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  2. What a wonderful way to look at those times when creativity and the Muse seem to have left us. Selfishly, I wish I could have read this post several months ago. I suspect it would have allayed some of my worries and fears.

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    • Thanks JM, I’m glad you found it helpful, even if it came too late for your last fallow period – hopefully you’ll remember it during the next inevitable cycle. And thank you for the wonderful link from your blog.

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  3. Creativity has never been something I can schedule, and I sure envy those that can work like that. I get the most wonderful inspirations when I have my hands in the dishwater or am taking a shower and can’t get to a pen and paper fast enough! Yet, recently, when I had a whole week of complete peace and quiet all to myself, nothing happened 😦 I moped. And I went crazy because no matter if I forced it or relaxed and let it happened, it didn’t.
    When those moments come, be ready!

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    • Thanks for your comment Ayla. I love those times when my creativity is buzzing and my mind is full of ideas which strike at all sorts of times – I wrote a while ago about how helpful I find bus journeys for incubating ideas! But, when I had only odd moments to create, I’d find myself procrastinating because I felt I didn’t have time to do any of my ideas justice, so I have found it very helpful to have a period of time specifically set aside.

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  5. It’s wonderful that your giving your writing that day. So very important. You are right…the word block is extremely unhelpful, I never use it. I write around it. Something always comes, even if it’s unexpected.

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  6. I call these fallow periods too. The important point is when to let it lie, and when to begin digging in. I agree that exploring books or movies is a great way to re-invigorate the creative soil and then keep going.

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    • That’s an interesting point about letting it lie or digging in. My fallow period lasted about a week this time and it was enough just to be passively creative, but I’ve started to try to monitor these cycles to understand if there’s any pattern to them.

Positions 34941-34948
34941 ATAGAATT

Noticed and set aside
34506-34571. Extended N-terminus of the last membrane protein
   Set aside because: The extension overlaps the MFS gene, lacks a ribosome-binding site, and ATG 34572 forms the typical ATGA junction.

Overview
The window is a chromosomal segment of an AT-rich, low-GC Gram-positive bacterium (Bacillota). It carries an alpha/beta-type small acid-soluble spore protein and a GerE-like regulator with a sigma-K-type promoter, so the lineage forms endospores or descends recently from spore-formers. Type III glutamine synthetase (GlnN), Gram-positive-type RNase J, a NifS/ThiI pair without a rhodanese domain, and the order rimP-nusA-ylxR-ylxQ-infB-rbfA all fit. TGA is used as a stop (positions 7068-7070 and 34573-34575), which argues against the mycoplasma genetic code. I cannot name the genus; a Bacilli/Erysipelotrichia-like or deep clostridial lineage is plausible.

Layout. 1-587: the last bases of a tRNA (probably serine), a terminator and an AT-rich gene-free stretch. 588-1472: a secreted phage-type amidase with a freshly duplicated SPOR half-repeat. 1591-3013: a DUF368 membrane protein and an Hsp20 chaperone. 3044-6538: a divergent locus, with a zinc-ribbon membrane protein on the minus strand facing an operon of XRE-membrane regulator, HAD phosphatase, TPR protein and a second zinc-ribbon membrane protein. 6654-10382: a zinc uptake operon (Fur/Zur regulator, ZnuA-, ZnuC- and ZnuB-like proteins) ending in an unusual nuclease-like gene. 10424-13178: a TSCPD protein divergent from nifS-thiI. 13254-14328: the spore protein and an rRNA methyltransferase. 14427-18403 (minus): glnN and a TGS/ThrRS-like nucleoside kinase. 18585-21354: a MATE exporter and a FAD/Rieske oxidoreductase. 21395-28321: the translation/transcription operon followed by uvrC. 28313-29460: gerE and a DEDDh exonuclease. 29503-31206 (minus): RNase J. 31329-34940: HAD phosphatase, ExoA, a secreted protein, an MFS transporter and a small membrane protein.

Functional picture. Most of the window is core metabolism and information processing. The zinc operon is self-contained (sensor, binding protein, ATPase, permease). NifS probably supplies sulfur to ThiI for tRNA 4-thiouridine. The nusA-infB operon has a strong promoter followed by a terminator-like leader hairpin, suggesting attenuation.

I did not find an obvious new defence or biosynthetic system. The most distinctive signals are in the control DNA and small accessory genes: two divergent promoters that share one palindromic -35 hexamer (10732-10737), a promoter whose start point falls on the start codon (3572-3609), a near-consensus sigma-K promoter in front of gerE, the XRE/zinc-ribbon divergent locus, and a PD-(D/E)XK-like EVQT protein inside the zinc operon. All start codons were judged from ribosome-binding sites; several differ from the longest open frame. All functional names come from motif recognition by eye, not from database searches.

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  7. Sometimes I take writing sabbaticals. A week or a month off from writing. It helps clear my head and re-enforce how much writing matters to me. Sometimes space helps you see how much something matters. 🙂

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    • That’s a good idea Kourtney, I don’t know that I’ve ever took a conscious sabbatical from writing, but I can see how this would potentially get the ideas flowing and give a sense of excitement about getting back to it.

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  8. I agree; it’s only a label. Another thing that can help is to either be a member of FSF (five sentence fiction) / FF (Friday Fictioneers) in order to make yourself do a very small story each week, or you can elect to spend a part of that fallow period writing a 100 word story or a 3-5 sentence story ( beginning, middle, end) to keep your juices flowing. Works for me.
    Scott

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  9. Lovely piece here, Andrea. As a farmer’s daughter I found the image of the field very comforting. I wonder if, like you, because of all the time I spent growing up – surrounded by nothing but nature with a sense of all the time in the world – my creative droughts don’t seem too drastic because then I can dabble in my other love: simply observing the world. Though, I have to say when I feel a creative absence I am always aware that a small part of me wants to keep digging around for something, and it takes a moment to set a new course and remind myself that I am also happy when I am not working!!

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    • Thanks Gabriela, as much as I love being creative and feeling the ideas firing around my head, sometimes it’s just a relief not to feel that I have to be creative and to enjoy others’ creativity instead.

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  10. Lovely post, Andrea. I swung by to read as JM recommended this particular post as wonderful help to any writer who struggles to find the words, or the story, or whatever else is playing keep-away with the creative spirit. I am not going to say I am blocked again! 🙂

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  12. I so agree with this, it’s about knowing how your mind works and adapting. Most days I write [I think that’s the journalism dynamic in me] but there are days when I know that would be wasted and so I read or research instead. Or think, going for a walk is important too, or swimming lengths. SD

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  15. I like this, Andrea. It’s much gentler to envision writing this way as if flowing with life. I think it’s what I’ve been going through where my head and heart have been in conflict. I think my heart has been winning out. You describe it so beautifully here — it’s okay to rest like a field and rejuvenate. Thank you for sharing. 🙂

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    • Thanks Pat – I think it just takes the pressure off a bit. I’ve still been blogging recently, but haven’t been able to write any fiction for a few weeks – like you, various ideas, but nothing that I can bring myself to put down on paper, so I just accepted that and did something else instead.

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      • It does take the pressure off, thanks Andrea. I think I’ve just come to the acceptance part — didn’t realize I needed to do that. I was trying to make something happen that wasn’t there. 🙂